Apprenticeships: Almost half of company managers fear Government will miss target as numbers fall

Almost half of the company managers think the Government will fail to hit its target of creating three million apprenticeships by 2020, new research has found. The Government set the target in 2015 but official figures show the numbers of new apprenticeships slumped last year. Of 1,640 managers polled by the Chartered Management Institute (CMI), […]

Almost half of the company managers think the Government will fail to hit its target of creating three million apprenticeships by 2020, new research has found.

Apprenticeships-Almost-half-of-company-managers-fear-Government-will-miss-target-as-numbers-fall

The Government set the target in 2015 but official figures show the numbers of new apprenticeships slumped last year.

Of 1,640 managers polled by the Chartered Management Institute (CMI), 51 percent expressed concern that the country will need greater investment in skills after Brexit as the number of EU migrants falls.

More than a fifth said delays in standards for apprenticeship schemes being approved and implemented had reduced the number of those taking them up.

About 900 new apprentices have been waiting to start an apprenticeship in management since the standard is approved in August, the CMI said.

When asked how the number of people taking up apprenticeships could be increased, 80 percent of managers said they wanted the freedom to spend the levy on small businesses in their supply chains.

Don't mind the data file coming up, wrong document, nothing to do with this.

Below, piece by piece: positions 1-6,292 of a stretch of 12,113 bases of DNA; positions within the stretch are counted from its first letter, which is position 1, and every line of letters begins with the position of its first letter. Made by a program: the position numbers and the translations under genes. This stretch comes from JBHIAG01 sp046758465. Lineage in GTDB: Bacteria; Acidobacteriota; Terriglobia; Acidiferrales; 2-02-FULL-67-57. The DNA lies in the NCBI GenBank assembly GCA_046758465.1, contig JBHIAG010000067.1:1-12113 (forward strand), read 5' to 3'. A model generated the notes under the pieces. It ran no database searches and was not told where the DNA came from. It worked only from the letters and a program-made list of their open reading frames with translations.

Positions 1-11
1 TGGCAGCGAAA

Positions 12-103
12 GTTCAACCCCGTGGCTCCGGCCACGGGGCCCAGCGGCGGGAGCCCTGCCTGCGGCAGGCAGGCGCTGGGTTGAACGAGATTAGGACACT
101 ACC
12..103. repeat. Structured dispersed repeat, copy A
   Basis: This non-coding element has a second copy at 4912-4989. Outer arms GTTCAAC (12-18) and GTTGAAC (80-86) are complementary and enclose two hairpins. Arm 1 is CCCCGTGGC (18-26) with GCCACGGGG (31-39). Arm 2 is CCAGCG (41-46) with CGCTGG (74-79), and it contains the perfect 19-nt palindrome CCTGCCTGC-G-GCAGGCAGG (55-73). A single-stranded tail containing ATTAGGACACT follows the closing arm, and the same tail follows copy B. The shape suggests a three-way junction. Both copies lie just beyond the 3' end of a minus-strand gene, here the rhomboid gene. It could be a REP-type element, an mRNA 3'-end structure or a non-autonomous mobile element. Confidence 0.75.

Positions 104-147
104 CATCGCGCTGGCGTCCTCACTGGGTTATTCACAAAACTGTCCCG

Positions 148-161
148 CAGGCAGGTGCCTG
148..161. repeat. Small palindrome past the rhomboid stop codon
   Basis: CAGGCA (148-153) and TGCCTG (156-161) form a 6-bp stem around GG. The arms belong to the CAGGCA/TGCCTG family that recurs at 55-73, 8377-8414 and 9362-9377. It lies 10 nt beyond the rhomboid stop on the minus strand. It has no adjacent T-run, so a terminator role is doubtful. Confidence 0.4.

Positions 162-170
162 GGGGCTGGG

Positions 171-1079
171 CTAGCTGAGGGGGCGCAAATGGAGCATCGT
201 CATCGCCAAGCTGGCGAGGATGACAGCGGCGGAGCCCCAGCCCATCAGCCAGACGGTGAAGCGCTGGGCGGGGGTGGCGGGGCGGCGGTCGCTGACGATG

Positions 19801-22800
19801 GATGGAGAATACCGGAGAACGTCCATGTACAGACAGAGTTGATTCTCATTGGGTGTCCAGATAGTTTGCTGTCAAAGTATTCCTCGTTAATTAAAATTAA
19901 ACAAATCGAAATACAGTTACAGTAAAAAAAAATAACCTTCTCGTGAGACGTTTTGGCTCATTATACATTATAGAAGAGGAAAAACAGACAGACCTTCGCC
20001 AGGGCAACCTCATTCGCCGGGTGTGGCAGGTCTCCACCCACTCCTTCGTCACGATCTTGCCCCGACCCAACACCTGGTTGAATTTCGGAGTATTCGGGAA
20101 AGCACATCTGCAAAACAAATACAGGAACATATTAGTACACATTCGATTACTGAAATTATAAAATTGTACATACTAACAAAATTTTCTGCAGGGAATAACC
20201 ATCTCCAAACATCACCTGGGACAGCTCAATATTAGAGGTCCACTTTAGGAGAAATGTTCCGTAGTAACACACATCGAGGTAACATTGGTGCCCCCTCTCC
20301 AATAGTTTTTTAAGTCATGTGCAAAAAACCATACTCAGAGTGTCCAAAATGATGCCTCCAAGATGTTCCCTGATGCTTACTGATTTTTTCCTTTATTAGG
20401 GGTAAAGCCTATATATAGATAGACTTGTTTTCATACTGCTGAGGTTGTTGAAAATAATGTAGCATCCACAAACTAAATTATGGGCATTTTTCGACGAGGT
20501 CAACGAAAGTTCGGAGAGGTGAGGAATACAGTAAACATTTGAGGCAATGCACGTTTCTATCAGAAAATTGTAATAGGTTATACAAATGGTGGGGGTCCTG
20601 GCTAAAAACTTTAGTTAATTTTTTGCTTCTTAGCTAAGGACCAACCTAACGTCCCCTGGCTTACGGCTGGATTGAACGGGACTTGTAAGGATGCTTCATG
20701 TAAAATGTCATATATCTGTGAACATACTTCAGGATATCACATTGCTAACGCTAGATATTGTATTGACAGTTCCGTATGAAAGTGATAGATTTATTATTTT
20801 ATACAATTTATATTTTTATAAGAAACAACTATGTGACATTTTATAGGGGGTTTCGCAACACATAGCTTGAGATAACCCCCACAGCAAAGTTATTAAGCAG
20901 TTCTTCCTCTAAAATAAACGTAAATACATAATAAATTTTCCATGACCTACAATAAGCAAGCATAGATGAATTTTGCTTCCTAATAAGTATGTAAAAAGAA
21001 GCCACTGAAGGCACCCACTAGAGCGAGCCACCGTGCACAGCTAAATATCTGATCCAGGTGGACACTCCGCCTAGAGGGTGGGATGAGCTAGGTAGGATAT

The news comes as National Apprenticeship Week begins on Monday. It suggests further problems with the government’s programme intended to boost vocational education as an alternative to university.

The aims of the apprenticeship levy have been broadly welcomed by businesses since it was introduced in April last year. The CMI’s survey shows 63 percent agreed that the apprenticeship levy, which pays for the scheme, is necessary to increase employer investment in skills.

However, the way the levy has been implemented has attracted criticism from many firms. All companies with a turnover of £3m or more must pay 0.5 percent of their payroll costs into a central pot for training. But the understanding of how the scheme works and the benefits companies receive from it is poor and take-up rates have fallen.

According to the Department for Education’s latest figures, 114,400 apprenticeships were started in England in the three months from August to October 2017, 49,800 down on the same period the previous year.

Less than half of managers surveyed by the CMI said they expect that number of new starts to increase in the next 12 months.

Petra Wilton, the Director of strategy for CMI, said the Government now needs to do far more to widen access to the scheme and raise awareness about the benefits apprenticeships can deliver.

Apprenticeships and skills minister Anne Milton said the survey results showed managers back the levy. “I want businesses and everyone to get the skills they need to grow and feedback like this shows that apprenticeships are helping them do just that,” she said.

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